MILCOM Related Coverage

October 1, 2017
By Robert K. Ackerman
A Delta IV rocket carrying the WGS-9 satellite lifts off from Cape Canaveral Air Force Station in Florida. International partners receive proportional access to bandwidth based on their financial contribution to the satellite in what could be a harbinger of future tactical military satellite communications (MILSATCOM) programs.

U.S. military satellite communications is expanding to provide greater coverage of the tactical environment as part of its overall mission to serve the land, sea and air domains. Broadening tactical coverage requires new types of satellites with a larger variety of capabilities, and these spacecraft must be shielded against threats ranging from cyber attack to on-orbit interference.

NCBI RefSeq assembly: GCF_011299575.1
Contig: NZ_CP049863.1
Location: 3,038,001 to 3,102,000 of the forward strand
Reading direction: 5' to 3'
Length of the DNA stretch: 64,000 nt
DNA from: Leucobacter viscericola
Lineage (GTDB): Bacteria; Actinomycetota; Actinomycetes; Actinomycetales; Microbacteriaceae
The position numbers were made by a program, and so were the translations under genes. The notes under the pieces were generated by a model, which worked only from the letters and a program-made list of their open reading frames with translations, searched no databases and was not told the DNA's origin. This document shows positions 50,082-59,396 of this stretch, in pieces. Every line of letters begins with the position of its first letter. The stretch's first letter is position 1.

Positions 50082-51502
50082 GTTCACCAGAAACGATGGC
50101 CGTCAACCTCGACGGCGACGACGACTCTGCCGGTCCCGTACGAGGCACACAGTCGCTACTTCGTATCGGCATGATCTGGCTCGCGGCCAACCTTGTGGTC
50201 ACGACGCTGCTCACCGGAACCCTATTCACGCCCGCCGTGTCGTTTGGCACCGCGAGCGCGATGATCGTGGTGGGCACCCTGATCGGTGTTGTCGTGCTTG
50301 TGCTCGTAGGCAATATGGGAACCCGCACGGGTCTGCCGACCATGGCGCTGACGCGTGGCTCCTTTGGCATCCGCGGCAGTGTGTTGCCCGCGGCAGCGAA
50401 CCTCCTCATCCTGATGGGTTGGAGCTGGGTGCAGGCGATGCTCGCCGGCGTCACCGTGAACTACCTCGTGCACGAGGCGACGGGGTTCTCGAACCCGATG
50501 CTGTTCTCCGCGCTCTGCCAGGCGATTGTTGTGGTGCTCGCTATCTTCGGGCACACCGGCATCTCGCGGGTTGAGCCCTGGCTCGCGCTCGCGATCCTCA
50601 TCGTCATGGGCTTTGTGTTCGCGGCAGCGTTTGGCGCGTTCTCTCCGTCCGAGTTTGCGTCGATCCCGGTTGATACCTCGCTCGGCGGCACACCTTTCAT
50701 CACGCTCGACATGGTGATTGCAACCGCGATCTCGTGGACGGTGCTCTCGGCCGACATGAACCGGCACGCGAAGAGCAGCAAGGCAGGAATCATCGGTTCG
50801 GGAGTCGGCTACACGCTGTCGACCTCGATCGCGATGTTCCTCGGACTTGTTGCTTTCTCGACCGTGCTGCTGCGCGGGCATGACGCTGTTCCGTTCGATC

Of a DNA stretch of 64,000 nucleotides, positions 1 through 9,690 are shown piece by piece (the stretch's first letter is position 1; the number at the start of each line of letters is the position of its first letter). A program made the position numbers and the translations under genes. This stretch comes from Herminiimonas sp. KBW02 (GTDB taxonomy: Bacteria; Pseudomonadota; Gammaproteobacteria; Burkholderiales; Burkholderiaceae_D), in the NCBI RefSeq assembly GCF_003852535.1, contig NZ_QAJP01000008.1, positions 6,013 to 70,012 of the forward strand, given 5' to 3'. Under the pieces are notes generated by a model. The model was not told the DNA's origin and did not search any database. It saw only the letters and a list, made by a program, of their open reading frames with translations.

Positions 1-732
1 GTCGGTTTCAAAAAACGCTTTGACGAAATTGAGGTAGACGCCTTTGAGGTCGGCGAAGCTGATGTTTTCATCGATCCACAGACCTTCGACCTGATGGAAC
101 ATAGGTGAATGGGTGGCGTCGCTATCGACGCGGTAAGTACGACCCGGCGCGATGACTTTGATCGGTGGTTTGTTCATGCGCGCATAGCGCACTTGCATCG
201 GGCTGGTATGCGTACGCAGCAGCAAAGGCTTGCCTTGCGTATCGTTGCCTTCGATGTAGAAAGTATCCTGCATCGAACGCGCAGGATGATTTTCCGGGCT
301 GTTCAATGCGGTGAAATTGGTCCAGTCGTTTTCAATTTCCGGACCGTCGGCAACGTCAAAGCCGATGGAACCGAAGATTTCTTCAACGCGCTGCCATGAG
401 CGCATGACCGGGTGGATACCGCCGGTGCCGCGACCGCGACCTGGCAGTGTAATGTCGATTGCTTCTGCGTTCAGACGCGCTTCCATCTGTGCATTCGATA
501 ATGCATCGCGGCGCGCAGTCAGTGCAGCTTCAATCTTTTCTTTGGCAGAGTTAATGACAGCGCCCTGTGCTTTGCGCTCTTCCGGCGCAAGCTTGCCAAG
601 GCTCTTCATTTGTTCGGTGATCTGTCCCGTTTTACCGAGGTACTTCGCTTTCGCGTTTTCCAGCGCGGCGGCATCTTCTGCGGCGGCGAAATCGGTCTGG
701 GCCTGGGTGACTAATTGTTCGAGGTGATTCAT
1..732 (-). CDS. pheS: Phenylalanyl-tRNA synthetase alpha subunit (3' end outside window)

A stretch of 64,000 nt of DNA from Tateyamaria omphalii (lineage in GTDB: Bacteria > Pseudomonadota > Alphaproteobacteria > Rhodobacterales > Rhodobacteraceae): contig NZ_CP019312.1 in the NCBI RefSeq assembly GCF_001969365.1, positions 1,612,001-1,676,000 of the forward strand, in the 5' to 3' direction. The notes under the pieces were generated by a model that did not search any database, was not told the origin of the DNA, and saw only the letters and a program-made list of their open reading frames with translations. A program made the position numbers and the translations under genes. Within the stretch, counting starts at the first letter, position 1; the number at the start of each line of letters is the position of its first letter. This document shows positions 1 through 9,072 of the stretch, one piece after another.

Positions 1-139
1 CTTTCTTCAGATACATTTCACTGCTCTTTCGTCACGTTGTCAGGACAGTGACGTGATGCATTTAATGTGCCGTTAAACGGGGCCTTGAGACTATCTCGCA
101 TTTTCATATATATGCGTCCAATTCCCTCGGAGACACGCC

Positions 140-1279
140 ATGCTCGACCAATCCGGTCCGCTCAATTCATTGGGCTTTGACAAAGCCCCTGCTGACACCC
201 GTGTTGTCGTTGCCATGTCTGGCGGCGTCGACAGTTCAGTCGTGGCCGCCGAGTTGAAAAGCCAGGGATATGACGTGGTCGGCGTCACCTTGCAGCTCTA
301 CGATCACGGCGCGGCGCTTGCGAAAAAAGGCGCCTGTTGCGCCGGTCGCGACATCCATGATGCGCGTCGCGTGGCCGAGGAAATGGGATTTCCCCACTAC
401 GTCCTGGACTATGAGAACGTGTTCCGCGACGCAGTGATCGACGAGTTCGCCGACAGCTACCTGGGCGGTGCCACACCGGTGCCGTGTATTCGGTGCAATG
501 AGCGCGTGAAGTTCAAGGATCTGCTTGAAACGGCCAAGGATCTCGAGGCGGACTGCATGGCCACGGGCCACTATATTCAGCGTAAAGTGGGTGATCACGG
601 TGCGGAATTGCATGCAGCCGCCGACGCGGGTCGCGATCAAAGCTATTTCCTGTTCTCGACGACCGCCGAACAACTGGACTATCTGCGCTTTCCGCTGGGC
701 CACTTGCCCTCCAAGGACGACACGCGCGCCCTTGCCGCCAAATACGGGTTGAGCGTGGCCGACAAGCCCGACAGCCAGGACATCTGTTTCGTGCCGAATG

October 1, 2017
By George I. Seffers
Soldiers from the 101st Airborne Division use Rifleman Radios and other tactical network technologies during a training exercise. In the future, Army officials intend to provide soldiers with a radio capable of using both the Soldier Radio Waveform, which the Rifleman Radio relies on, and the Single Channel Ground and Airborne Radio System waveform.

As U.S. Army leaders assess the future of tactical communications and networking programs, the service is moving forward with several measures to extend improved capabilities to soldiers at the platoon and squad levels. 

Service officials spent most of the summer participating in a major review of the Army’s network modernization strategy. Gen. Mark Milley, USA, the Army chief of staff, informed Congress in May that he had directed a “rigorous and painful review” of tactical communication programs out of concerns that systems being developed may not be sufficiently hardened against electronic attacks.